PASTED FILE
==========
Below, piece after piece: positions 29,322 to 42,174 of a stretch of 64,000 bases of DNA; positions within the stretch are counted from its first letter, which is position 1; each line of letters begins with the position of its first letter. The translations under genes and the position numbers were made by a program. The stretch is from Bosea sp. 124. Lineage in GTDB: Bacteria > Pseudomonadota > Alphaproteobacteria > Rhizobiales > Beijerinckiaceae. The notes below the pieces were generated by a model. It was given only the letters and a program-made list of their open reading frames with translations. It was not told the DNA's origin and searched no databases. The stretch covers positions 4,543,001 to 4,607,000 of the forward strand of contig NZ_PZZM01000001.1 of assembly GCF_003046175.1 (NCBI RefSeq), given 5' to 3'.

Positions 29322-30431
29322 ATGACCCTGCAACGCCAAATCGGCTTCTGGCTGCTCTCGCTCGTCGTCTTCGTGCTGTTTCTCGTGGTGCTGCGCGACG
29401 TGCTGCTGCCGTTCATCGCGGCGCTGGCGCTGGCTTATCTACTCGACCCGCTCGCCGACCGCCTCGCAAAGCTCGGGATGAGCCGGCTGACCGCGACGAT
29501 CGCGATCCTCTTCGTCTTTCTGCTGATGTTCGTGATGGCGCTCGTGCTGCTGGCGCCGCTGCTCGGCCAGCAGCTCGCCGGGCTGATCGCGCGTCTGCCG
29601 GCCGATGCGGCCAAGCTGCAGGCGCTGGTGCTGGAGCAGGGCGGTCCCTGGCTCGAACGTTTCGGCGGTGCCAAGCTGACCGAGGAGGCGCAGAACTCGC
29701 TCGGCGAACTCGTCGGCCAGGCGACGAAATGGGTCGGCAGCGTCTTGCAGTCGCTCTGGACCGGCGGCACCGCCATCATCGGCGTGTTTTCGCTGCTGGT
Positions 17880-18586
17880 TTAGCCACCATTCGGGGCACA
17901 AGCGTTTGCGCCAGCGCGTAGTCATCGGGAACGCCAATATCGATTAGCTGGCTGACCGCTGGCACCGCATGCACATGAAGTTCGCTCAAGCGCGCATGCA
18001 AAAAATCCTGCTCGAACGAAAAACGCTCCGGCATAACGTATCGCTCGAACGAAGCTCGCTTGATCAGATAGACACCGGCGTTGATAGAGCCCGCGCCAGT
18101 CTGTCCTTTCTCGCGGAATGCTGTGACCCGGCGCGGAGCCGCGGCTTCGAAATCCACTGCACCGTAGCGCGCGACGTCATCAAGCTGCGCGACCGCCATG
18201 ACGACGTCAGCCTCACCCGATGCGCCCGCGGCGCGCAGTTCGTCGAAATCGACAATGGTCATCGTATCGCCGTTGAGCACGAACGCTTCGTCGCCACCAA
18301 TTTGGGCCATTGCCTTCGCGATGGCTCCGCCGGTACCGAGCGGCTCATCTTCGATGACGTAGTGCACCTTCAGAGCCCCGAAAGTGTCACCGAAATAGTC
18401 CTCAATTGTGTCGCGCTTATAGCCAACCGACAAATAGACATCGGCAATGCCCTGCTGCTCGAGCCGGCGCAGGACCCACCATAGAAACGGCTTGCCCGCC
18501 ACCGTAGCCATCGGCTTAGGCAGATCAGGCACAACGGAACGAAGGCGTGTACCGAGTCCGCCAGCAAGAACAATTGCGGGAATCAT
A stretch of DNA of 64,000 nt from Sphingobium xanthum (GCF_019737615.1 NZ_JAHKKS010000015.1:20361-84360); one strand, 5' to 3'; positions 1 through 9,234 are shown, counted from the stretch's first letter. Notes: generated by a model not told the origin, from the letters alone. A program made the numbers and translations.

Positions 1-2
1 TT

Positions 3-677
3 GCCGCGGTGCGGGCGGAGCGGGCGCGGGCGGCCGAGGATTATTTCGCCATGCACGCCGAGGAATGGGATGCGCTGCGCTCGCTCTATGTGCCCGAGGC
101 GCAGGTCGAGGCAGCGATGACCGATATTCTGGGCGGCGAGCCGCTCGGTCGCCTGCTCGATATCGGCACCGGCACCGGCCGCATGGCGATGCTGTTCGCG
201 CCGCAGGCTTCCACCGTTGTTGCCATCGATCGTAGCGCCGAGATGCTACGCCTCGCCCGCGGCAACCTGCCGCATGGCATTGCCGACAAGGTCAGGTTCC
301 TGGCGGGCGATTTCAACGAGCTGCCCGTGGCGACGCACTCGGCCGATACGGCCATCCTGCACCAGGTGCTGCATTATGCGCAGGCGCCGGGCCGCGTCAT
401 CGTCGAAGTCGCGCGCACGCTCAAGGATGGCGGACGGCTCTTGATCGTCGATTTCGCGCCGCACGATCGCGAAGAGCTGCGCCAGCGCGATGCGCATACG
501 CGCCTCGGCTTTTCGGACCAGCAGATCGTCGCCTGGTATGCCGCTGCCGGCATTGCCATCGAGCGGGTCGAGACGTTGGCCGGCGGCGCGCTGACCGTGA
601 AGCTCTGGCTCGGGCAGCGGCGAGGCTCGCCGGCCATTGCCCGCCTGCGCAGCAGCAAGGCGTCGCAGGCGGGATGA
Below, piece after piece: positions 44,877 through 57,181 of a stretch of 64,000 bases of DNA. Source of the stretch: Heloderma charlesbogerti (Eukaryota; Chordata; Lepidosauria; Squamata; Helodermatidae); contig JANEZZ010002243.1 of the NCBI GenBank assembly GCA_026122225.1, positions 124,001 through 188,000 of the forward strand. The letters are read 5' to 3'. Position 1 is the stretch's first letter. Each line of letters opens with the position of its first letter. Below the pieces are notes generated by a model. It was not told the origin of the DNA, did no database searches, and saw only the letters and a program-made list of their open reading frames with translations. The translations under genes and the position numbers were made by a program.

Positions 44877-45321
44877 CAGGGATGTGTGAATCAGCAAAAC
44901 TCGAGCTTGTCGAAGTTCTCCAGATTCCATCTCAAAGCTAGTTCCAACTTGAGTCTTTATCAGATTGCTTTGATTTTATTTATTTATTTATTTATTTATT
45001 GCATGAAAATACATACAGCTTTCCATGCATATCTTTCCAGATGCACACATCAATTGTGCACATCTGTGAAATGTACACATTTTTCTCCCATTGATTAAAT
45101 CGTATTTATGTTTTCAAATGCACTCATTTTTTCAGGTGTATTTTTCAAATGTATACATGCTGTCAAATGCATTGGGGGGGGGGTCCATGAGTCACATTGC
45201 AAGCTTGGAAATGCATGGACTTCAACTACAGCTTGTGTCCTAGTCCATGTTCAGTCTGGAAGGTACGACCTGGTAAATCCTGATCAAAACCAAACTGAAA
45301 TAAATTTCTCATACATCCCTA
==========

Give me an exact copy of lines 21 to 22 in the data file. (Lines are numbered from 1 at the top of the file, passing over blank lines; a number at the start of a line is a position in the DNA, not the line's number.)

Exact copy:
3 GCCGCGGTGCGGGCGGAGCGGGCGCGGGCGGCCGAGGATTATTTCGCCATGCACGCCGAGGAATGGGATGCGCTGCGCTCGCTCTATGTGCCCGAGGC
101 GCAGGTCGAGGCAGCGATGACCGATATTCTGGGCGGCGAGCCGCTCGGTCGCCTGCTCGATATCGGCACCGGCACCGGCCGCATGGCGATGCTGTTCGCG